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For the second time in four years, Texas legislators are returning for a summer special session mixing culture wars, political confections and — just to try to get the Democrats in the House and Senate to show up — a couple of issues that don’t get much attention at conservative rallies and town halls, like foster care and extra retirement checks for teachers.
But the list of legislation Gov. Greg Abbott wants lawmakers to consider puts the politics of 2022 into clearer view. Here’s an early betting line on some of the issues you’ll see in campaign ads by some of the state’s top Republican candidates: tougher voting laws, bans on critical race theory, restrictions on transgender athletes in public schools, abortion drugs, and building a wall between Texas and Mexico.
Some of those topics have been on the governor’s list for a while. He had “election integrity” and changes to the state’s bail laws on his list of emergency items at the beginning of February. He didn’t get what he wanted from the Legislature, and both of those items made the summer menu.
And some topics that were emergencies aren’t on the special session list. Reorganizing electric regulations and other responses to the electric outages during the February freeze — including pricing “corrections,” a subject dear to Lt. Gov. Dan Patrick — were late additions to the governor’s list of emergency items during the regular session. Despite calls from Patrick and Democratic officials with other priorities, no mention of the state’s electric grid made it onto the agenda for the summer session.
Abbott’s list of special session agenda items includes his brand of censorship — blocking teaching of critical race theory in public and charter schools; and his brand of anti-censorship — giving legal remedies to people “wrongfully excluded from a platform” for their “expressed viewpoints” by social media companies.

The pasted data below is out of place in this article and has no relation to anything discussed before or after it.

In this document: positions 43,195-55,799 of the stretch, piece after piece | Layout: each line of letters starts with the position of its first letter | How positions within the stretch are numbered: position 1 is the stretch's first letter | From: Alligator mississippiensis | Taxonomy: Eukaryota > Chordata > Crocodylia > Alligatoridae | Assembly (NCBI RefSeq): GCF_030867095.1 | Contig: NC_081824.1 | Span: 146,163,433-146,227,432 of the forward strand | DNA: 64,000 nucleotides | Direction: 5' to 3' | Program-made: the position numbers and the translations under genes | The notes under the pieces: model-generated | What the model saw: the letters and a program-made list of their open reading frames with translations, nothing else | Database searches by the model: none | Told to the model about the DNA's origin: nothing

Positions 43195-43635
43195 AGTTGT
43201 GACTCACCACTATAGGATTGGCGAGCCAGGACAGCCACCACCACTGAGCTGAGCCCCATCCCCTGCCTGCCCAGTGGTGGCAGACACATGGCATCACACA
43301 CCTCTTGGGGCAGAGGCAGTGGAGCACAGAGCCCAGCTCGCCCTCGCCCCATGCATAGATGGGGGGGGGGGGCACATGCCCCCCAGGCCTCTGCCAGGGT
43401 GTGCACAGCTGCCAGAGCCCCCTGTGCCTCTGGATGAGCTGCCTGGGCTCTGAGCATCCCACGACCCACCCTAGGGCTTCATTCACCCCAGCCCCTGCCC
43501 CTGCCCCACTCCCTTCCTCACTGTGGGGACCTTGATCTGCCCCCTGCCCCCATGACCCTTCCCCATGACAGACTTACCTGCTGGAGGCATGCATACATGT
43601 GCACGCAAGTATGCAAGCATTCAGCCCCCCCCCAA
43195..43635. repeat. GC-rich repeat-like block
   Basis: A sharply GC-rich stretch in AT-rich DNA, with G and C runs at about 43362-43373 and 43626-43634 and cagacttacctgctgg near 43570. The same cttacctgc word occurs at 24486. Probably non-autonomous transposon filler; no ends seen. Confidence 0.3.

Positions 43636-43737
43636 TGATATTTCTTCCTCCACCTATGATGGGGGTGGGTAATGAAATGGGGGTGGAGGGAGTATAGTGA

Censorship of the public kind is a hot ticket at the moment. At Patrick’s urging, the Bullock Texas State History Museum canceled a virtual event with two of the authors of “Forget the Alamo,” a recounting of the role of slavery in the state’s fight for independence from Mexico.
Like a lot of controversies, that cancellation seems to have benefited both the striker and the stricken. Patrick got a lot of attention, and sales of the book skyrocketed. The only real victim appears to be the state history museum that pulled itself out of a discussion about state history at the behest of elected chickens in high perches.
One spending item — the Legislature’s own budget — is getting a lot of attention, since Abbott vetoed it in anger when Democratic House members blocked passage of a restrictive voting bill at the end of the session. Lawmakers are expected to vote their section back into the state budget.
Getting less attention are the governor’s efforts in this special session to spend more money on his border security plan, which includes more law enforcement along the border, money for jailing migrants arrested for violating state laws and the governor’s call to revive former President Donald Trump’s unsuccessful effort to build a wall along the Mexican frontier.
State officials have already lifted $250 million from the state prison system, saying they’ll pay it back before it’s missed in the next budget, and that could be a special session project.
But that border wall plays on other lines, like the one between government and politics and the one that separates national business like foreign affairs and international borders from state business.
To keep the Democrats in the game, or to try to, Abbott included family violence prevention, enhancements to foster care and a one-time “13th check” to retired teachers accustomed to getting 12 monthly checks a year. The House Democrats walked out to kill that voting bill in May — denying the necessary number of legislators required to conduct business.
Abbott has offered those issues as a carrot to the Democrats, alongside the stick of threatening to kill legislators’ state budgets.
He needs all of the legislators back for a month, to work on his state priorities — and some of his political ones, too.